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Meet the Press Transcript - November 30, 2014

MEET THE PRESS -- SUNDAY, NOVEMBER 30, 2014

CHUCK TODD:

This Sunday, a Meet the Press summit. Race in America. Protests across the country following a grand jury's decision not to indict Police Officer Darren Wilson in Ferguson, Missouri.

PRES. BARACK OBAMA:

A deep mistrust exists between law enforcement and communities of color.

CHUCK TODD:

Are we just as divided under America's first black president? Plus, are Democrats turning on President Obama? This week, a surprising attack from one of the leaders of the party.

SEN. CHARLES SCHUMER:

Democrats blew the opportunity the American people gave them.

CHUCK TODD:

And the Republican revolution.

SEN.-ELECT JONI ERNST:

We are heading to Washington and we are going to make them squeal.

CHUCK TODD:

What impact will younger, more conservative GOP lawmakers have on the country? I'm Chuck Todd. And joining me to provide insight and analysis are Eugene Robinson of The Washington Post, my colleague at NBC, Andrea Mitchell, Helene Cooper of The New York Times, and Rich Lowry, editor of National Review. Welcome to Sunday. It's Meet the Press.

ANNOUNCER:

From NBC News in Washington, this is Meet the Press with Chuck Todd.

CHUCK TODD:

And good morning. One huge story has dominated the news this week. It's the aftermath of that grand jury decision in Ferguson. Last night, we learned that Police Officer Darren Wilson resigned from the Ferguson police force. Wilson submitted a resignation letter in which he wanted to stay on, but that quote, "the safety of other police officers and the community are of paramount importance to me. It is my hope that my resignation will allow the community to heal."

Well, there's a lot of healing that needs to be done. So this morning, we're going to focus on race relations in this country. Almost three-quarters of the way through Barack Obama's historic presidency. In a moment, I'll be joined by Deval Patrick, The first black governor of Massachusetts. And later, we'll have a special panel to discuss race in America. But let's start by looking at how President Obama has handled that most explosive of issues.

(BEGIN TAPE)

PRES. BARACK OBAMA:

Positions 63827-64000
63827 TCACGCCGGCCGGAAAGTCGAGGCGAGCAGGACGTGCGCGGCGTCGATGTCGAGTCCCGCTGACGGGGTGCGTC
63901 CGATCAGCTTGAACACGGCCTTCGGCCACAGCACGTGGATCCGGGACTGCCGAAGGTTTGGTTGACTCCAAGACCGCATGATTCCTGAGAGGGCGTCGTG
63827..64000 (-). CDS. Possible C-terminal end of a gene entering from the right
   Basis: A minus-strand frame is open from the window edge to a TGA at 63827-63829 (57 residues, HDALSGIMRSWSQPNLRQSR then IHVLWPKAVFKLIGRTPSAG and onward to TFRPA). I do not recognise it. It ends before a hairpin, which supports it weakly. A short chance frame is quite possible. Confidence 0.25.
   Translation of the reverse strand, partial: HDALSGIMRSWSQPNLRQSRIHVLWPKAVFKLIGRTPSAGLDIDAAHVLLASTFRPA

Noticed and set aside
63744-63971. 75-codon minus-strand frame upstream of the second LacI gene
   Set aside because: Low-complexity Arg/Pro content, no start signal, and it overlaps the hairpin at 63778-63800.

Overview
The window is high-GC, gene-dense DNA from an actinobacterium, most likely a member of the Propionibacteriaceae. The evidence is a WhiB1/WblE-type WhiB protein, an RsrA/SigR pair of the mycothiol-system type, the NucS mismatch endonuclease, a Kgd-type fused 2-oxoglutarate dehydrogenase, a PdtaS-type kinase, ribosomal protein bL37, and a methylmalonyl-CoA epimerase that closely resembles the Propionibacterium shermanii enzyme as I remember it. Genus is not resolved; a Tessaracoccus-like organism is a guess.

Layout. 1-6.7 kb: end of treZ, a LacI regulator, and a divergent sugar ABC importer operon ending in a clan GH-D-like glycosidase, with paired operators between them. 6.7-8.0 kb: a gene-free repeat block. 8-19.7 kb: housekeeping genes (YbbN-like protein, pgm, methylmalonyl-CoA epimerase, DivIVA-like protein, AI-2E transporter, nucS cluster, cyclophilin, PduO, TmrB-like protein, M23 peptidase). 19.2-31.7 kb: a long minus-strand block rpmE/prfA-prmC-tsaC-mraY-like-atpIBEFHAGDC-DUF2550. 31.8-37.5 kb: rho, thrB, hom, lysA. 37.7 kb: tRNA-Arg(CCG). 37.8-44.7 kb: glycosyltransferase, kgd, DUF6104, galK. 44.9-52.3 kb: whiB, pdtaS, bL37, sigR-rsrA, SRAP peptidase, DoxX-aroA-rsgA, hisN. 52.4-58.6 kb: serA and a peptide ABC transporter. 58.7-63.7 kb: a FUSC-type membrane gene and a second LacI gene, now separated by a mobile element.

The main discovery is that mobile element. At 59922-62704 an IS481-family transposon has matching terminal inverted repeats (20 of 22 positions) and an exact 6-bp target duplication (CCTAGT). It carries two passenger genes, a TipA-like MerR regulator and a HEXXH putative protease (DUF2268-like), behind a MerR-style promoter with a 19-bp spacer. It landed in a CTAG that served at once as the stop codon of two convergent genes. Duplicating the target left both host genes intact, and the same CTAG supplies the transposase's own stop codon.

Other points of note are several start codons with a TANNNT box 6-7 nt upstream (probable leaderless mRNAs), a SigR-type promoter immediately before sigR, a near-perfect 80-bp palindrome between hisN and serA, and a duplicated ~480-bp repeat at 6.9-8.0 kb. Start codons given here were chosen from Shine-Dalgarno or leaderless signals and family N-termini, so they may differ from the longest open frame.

There is not a black America and a white America and Latino America and Asian America, there's the United States of America.

CHUCK TODD:

President Obama, who cast himself as a symbol of hope for a post-racial America a decade ago saw that vision splinter again this week, replaced by the split-screen reality.

PRES. BARACK OBAMA:

We are a nation built on the rule of law. And so we need to accept that this decision was the grand jury's to make.

CHUCK TODD:

On one side, images of tear gas and protests. On the other, a cautious commander in chief who is running out of time in office. The president's reticent after a grand jury decided not to indict Ferguson Police Officer Darren Wilson in the shooting death of unarmed teenager Michael Brown stands in stark contrast to the highly personal comments the president made after another teenager, Trayvon Martin, was shot by a civilian two years ago.

PRES. BARACK OBAMA:

You know, if I had a son, he'd look like Trayvon. Another way of saying that is that Trayvon Martin could've been me 35 years ago. There are very few African American men in this country who haven't had the experience of being followed when they were shopping in a department store. That includes me.

CHUCK TODD:

Barack Obama has had to shoulder the burdens and expectations of being the nation's first black president since before he was elected to the job. Six years ago, then Candidate Obama, gave what was then a risky speech about his experience as a black man in America. His hand forced by the controversy over former pastor Jeremiah Wright.

PRES. BARACK OBAMA:

I can no more disown him than I can disown my white grandmother, a woman who loves me as much as she loves anything in this world, but a woman who once confessed her fear of black men who pass her by on the street.

CHUCK TODD:

That speech was praised. But a year later, he learned that launching a conversation on race could have pitfalls, when he criticized law enforcement for arresting Harvard Professor Henry Louis Gates.

PRES. BARACK OBAMA:

The Cambridge Police acted stupidly. There is a long history in this country of African Americans and Latinos being stopped by law enforcement disproportionately. And that's just a fact.

CHUCK TODD:

Police union officials in Cambridge called for an apology. The president backed away from his criticism and diffused the controversy with a photo op, a beer summit. The president's supporters have sometimes been more willing to say the color of his skin may impact how some Americans perceive his presidency than Obama himself.

COLIN POWELL:

There's also a dark vein of intolerance in some parts of the party.

CHUCK TODD:

Former Secretary of State Colin Powell indicted the tea party on this show last year. This week, hesitant to criticize law enforcement, the president has argued that though there are still problems, the country has made enormous progress in race relations. But some disagree.

CORNEL WEST:

Ferguson signifies the end of the age of Obama. It's a very sad end.

CHUCK TODD:

Nearly six years into the Obama presidency, household income for African Americans is just $35,000 a year. That's $25,000 less than for whites. And no better than when the president took office. White unemployment was 4.8% last month. Black unemployment was 10.9%. Black men are more than six times as likely as white men to be incarcerated. And black men between the ages of 15 and 19 are 21 times as likely as whites to be killed by a police officer.